Understanding Self-Assembly at Interfaces

Understanding Self-Assembly at Interfaces

Author: Theresa Kueckmann

Nucleation and growth are key processes when it comes to understanding how compounds self-assemble on surfaces. The nucleation–elongation mechanism forming 2D supramolecular assemblies is an important concept to realize unprecedented surface-confined, stimulus-responsive systems. These can be developed into sophisticated dynamic molecular devices, if the growth mechanism during the design of functionalized surfaces is taken into account .

Kenji Matsuda and colleagues, Kyoto University, Japan, demonstrated that growth mechanisms at a liquid/solid interface can be quantitatively investigated. They analysed the concentration dependence of surface coverage using scanning tunneling microscopy (STM) at ambient conditions.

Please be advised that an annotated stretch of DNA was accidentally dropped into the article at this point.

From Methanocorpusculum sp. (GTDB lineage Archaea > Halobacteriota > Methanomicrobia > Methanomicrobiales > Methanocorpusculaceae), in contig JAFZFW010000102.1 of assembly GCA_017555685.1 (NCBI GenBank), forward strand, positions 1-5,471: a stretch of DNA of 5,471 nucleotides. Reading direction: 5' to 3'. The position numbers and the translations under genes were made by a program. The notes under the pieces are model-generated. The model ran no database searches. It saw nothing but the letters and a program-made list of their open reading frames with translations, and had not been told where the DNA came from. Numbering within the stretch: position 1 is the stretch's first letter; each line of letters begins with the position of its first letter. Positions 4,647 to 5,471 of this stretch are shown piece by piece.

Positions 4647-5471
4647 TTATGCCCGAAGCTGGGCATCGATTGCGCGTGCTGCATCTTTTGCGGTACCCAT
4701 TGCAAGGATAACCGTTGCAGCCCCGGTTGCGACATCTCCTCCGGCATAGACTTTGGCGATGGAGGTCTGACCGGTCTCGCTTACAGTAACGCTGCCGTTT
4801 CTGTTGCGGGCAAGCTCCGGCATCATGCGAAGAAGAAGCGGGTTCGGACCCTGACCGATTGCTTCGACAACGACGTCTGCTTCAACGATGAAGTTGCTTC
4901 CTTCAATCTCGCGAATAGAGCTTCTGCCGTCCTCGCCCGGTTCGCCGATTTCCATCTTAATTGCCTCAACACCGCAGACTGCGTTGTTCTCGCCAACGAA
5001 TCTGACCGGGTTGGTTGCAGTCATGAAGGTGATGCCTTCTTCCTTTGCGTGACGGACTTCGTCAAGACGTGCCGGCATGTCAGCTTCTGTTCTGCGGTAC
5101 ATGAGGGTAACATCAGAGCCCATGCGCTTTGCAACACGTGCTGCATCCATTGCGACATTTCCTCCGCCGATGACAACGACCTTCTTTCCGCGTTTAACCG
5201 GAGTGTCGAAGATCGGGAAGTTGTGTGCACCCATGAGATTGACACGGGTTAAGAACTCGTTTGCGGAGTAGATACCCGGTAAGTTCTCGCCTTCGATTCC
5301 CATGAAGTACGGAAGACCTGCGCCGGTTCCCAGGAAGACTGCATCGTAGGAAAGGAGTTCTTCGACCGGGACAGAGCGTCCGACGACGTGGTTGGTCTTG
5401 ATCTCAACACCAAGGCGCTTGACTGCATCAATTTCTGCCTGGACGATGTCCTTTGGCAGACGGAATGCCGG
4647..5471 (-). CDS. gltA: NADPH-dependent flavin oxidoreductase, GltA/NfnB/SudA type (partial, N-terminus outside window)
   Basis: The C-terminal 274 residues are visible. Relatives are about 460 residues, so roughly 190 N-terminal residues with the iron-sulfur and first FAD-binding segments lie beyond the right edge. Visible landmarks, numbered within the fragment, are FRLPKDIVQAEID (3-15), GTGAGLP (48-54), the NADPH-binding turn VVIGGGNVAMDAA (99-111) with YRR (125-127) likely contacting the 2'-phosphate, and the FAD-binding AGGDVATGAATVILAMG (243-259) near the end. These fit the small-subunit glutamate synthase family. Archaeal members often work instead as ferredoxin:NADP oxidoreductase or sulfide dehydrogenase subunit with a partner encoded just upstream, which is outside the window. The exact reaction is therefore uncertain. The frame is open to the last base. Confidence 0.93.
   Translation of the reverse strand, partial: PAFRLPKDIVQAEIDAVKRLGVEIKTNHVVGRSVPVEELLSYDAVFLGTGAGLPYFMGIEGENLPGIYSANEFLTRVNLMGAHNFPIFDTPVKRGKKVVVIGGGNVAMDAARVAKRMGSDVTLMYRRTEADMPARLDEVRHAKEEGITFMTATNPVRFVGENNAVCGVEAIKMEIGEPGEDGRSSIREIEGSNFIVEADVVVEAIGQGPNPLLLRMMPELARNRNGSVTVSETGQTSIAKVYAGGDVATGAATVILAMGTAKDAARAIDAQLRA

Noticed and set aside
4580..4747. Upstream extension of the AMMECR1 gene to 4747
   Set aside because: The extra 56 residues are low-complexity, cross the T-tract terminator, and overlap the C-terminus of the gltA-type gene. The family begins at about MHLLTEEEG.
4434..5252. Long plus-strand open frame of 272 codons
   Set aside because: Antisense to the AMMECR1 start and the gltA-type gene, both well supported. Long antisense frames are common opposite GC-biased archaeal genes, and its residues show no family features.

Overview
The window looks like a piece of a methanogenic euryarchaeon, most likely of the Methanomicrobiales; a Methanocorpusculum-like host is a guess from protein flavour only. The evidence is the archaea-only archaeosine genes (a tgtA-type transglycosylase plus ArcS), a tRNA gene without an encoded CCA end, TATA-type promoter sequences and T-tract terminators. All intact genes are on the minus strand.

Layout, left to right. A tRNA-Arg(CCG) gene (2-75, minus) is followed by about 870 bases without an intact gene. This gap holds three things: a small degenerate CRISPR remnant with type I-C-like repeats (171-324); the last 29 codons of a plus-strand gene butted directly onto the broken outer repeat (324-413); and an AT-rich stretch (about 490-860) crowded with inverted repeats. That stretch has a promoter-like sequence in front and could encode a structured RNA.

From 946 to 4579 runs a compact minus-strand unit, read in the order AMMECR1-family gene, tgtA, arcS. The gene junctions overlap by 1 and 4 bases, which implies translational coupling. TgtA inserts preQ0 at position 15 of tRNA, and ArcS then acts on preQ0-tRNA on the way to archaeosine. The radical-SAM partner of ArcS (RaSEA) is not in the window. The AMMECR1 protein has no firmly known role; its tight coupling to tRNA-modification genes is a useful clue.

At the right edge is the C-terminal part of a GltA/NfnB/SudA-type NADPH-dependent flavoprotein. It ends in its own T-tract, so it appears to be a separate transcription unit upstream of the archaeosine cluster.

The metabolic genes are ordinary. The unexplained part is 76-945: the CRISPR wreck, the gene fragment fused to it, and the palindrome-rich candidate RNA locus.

The team developed a nucleation–elongation model for surface-confined self-assembly to investigate the Gibbs free energy in 2D self-assembly. According to the researchers, hydrogen bond strength (involving amide or urea groups) and the number of non-hydrogen atoms in a molecular component (i.e., core size and length of the alkyl side chain) play a primary role in determining the stabilization energy during nucleation and elongation processes.


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